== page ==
In preparing for their visit, Katlyn Clark mentioned that the students were especially interested in transgender history. But the nature of archive collection practices and typical end-of-life donations means that IWA and Special Collections currently have very little material on this relatively contemporary topic. That archival silence created an opportunity to talk about what it would mean to try to build a transgender archive and to document the experiences and activism of LGBTQ people today. Aiden Bettine, a History Ph.D. student, joined us to talk about their current project, the Transgender Oral History Project of Iowa (TOPI). As Aiden explained, “A primary goal of the project is to empower transgender and gender non-conforming communities to collect and preserve their own histories by training trans-identified people in the methodology of oral history.” Students later commented that learning about TOPI’s goals was a very important part of their experience at the archives.
On the day of their visit, our discussion about creating a transgender archive offered a perfect segue to talking about how students in the Gay-Straight Alliance could start to record and preserve their own history of activism. Since the club’s official recognition in 2017, they have successfully campaigned for the creation of a gender-inclusive restroom on their campus and, every year, they organize school-wide participation in the Day of Silence, a national event that brings attention to anti-LGBTQ bullying in schools. Members of the group have attended leadership workshops at the GSA Conference in Des Moines and they regularly attend the annual Governor’s Conference on LGBTQ Youth. I wanted to encourage the students to think about themselvesas important historical actors whose activities deserved to be documented and preserved. I hoped that showing them the records of other student organizations at UI would help them recognize that the work of student groups like theirs was important and would be valuable to researchers and other activist groups in the future. We also talked about ways to build their archive, such as writing down the narrative of how the group was founded and keeping records of their members, group meetings, and specific events and activities. Katlyn reports that since their visit last fall, students in the GSA have talked about creating a twice-a-year newsletter to record their activities. Reflecting on our discussion in the IWA reading room, Miguel Solis wrote, “We really just need to keep trying to make a change and leave our mark on the school so that one day we can be remembered in history and be talked about as people who made a difference.”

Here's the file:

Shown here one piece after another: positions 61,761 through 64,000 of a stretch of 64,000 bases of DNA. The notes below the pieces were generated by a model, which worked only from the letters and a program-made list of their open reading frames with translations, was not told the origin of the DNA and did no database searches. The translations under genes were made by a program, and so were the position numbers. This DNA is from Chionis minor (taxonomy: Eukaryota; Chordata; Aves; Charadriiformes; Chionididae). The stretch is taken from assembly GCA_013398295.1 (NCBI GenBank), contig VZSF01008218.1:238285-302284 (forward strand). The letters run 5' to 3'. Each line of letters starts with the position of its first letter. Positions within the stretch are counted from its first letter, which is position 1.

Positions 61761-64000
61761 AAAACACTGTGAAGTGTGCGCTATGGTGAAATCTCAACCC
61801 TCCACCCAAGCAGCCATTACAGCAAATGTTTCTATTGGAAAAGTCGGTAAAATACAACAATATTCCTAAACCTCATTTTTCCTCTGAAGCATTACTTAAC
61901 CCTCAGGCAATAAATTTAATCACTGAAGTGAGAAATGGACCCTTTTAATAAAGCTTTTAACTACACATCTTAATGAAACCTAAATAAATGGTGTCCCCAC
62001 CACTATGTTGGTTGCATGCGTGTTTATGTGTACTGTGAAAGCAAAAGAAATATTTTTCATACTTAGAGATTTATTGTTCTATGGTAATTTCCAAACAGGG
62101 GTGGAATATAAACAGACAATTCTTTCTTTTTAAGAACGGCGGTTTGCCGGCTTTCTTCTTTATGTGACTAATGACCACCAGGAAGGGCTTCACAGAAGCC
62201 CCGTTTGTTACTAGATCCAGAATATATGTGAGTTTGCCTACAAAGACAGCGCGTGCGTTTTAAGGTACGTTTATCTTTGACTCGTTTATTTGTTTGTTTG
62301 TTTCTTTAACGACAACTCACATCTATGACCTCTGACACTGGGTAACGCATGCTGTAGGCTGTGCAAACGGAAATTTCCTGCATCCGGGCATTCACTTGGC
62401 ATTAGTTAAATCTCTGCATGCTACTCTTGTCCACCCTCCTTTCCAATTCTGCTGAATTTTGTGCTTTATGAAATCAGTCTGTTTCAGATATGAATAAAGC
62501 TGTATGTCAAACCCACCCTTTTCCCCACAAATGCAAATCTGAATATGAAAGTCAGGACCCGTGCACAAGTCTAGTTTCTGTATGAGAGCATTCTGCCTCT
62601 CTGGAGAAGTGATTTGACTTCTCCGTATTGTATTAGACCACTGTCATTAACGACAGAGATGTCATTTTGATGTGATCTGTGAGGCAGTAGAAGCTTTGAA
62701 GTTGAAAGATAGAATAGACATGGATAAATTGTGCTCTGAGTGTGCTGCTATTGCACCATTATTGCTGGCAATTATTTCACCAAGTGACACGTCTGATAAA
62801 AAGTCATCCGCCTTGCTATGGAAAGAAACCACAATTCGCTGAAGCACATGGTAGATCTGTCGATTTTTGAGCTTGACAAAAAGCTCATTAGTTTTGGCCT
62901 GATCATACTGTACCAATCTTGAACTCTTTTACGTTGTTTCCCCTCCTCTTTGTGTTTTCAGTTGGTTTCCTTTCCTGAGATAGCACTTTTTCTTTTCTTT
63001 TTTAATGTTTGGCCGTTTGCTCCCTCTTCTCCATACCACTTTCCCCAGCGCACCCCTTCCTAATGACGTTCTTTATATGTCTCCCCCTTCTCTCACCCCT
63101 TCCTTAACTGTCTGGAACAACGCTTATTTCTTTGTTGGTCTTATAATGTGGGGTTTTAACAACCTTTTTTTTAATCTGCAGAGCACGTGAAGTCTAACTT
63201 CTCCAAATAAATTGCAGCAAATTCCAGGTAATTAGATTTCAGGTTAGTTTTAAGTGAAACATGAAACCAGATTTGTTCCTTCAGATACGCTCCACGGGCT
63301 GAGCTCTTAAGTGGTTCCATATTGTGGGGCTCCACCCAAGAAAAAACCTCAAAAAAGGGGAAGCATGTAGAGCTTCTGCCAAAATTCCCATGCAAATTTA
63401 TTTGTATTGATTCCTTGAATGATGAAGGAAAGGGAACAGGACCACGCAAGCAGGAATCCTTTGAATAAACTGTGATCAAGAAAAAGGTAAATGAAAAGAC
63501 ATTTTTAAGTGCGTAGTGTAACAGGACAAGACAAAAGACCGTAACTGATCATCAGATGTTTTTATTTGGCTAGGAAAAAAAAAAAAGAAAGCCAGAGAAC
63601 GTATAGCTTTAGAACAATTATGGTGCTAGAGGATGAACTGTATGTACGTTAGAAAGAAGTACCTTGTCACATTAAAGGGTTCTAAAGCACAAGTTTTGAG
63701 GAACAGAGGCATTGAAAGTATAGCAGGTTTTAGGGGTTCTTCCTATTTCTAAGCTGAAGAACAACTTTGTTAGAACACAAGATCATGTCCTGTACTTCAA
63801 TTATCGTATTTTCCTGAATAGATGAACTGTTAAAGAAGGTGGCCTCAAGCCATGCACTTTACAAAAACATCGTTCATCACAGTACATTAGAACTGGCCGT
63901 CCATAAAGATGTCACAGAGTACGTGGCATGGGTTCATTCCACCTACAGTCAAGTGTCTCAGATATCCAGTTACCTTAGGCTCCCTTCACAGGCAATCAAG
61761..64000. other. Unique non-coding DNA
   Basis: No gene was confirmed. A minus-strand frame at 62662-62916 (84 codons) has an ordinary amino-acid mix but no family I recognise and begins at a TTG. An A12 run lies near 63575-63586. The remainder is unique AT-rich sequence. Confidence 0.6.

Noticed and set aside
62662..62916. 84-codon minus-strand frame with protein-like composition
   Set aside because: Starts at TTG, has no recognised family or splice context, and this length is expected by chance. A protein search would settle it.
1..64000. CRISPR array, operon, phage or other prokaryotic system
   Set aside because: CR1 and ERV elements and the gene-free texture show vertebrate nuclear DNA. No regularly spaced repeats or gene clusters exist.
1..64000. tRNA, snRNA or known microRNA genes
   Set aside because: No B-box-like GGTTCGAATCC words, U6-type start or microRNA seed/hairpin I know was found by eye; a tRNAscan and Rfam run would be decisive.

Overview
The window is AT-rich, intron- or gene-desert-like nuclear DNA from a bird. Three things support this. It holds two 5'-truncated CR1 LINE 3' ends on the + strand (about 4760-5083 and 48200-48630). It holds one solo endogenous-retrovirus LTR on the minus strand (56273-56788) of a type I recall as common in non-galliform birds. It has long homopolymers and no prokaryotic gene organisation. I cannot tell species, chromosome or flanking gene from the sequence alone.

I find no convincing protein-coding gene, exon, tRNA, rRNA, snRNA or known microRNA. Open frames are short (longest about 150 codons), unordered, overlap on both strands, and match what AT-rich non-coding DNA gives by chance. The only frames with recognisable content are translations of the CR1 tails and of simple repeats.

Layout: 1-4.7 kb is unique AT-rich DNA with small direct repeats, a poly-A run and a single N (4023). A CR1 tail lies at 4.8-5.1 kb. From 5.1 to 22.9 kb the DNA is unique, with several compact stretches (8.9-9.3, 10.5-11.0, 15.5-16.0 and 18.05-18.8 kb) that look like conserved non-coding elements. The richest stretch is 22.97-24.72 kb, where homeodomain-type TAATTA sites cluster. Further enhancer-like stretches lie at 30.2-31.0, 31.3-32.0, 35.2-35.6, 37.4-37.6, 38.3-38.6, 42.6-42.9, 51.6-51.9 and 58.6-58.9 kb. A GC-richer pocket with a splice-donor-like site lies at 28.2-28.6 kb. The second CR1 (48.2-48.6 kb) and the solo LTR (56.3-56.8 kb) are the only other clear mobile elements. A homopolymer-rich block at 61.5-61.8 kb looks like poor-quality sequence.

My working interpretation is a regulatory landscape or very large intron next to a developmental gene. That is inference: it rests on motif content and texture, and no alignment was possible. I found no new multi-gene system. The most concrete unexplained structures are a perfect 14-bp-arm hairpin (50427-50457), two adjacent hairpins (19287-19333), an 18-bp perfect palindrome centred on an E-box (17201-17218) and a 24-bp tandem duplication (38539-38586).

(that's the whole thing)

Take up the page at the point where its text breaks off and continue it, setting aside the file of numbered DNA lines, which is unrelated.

A special thanks to Kären, David, Anna, Janet, and Aiden for their help with this! And to Katlyn Clark, C. Blick, Jacqueline Castillo, Dio Gonzalez, Angie Meraz, Mary Norris, and Miguel Solis for joining us and sharing the amazing work they are doing in West Liberty. Hope to see them on campus as official Hawkeyes in the years to come – the future is very bright!
Heather L. Cooper, Ph.D.
Visiting Assistant Professor
History and Gender, Women’s, and Sexuality Studies